BRUSSELS (Reuters) – Alphabet unit Google will seek to overturn a record 4.34-billion-euro ($5.15 billion) EU antitrust fine at a five-day hearing in September at Europe’s second-highest court, people familiar with the matter said.
The European Commission in its 2018 decision said Google had used its popular Android mobile operating system to thwart rivals, an anti-competitive practice dating from 2011.
Android, used by device makers for free, is found on about 80% of the world’s smartphones. The case is the most important of the EU’s three cases against Google because of Android’s market power. Google has racked up more than 8 billion euros in EU antitrust fines in the last decade.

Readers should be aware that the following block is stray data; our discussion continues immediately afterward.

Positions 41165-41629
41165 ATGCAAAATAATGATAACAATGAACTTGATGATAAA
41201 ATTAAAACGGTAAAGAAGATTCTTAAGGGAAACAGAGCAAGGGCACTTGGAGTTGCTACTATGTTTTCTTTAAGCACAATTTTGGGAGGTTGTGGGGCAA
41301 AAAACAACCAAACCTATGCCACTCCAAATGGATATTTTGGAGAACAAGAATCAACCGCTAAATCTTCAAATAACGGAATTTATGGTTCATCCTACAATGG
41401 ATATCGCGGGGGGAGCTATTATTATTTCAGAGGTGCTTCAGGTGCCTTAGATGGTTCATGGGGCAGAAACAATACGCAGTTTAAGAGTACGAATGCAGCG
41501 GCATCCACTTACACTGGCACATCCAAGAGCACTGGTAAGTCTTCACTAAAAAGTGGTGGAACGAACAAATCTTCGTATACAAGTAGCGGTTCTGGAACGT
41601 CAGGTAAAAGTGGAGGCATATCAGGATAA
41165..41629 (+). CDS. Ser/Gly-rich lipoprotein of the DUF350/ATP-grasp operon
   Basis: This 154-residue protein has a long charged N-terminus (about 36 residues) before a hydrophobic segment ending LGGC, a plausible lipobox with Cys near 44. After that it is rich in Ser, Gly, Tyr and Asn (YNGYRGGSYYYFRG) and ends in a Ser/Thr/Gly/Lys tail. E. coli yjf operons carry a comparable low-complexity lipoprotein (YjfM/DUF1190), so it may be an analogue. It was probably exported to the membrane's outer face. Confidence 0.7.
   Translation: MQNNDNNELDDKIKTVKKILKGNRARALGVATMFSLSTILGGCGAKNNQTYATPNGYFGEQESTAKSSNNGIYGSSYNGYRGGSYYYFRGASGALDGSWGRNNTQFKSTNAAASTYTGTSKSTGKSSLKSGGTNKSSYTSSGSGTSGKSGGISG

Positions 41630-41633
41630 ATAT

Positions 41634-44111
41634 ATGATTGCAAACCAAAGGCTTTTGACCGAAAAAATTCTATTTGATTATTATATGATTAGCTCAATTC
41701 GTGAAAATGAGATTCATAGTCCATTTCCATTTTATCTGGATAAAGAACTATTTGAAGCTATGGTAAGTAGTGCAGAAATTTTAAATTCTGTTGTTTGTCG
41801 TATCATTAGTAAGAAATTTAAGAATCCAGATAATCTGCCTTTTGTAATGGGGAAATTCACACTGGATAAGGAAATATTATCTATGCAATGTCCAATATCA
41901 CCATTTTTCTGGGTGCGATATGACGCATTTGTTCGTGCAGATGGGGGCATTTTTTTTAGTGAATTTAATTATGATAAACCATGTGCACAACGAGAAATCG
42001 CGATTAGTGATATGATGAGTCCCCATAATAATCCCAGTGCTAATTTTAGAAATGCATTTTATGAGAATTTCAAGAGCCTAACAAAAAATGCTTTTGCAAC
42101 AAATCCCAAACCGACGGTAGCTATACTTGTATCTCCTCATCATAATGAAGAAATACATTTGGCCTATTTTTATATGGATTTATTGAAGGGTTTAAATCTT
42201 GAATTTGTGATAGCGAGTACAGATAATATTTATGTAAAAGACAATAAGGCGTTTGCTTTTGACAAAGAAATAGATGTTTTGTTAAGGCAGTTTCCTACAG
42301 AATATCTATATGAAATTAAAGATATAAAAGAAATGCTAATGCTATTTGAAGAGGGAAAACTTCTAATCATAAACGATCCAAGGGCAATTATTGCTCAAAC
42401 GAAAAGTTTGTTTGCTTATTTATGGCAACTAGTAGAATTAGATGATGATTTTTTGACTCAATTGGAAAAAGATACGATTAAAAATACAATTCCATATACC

The hearing will kick off on Sept. 27, the people said. Google did not immediately respond to a request for comment.
The Luxembourg-based General Court said it could not confirm the hearing as the dates have not been made public for now. The five-day event is longer than average but not unusual.
Google is backed by lobbying groups Application Developers Alliance (ADA) and the Computer & Communications Industry Association (CCIA), Android device makers Gigaset Communications GmbH and HMD Global Oy, which is the exclusive licensee of the Nokia brand for phones, and Norwegian tech company Opera Software.
The Commission has the support of the European Consumer Organisation (BEUC), German publishing groups VDZ and BDZV, Czech search engine Seznam, lobbying group FairSearch and French search engine Qwant.
The case is T-604/18 Google vs European Commission.
($1 = 0.8422 euros)
(Reporting by Foo Yun Chee; Editing by Mark Potter)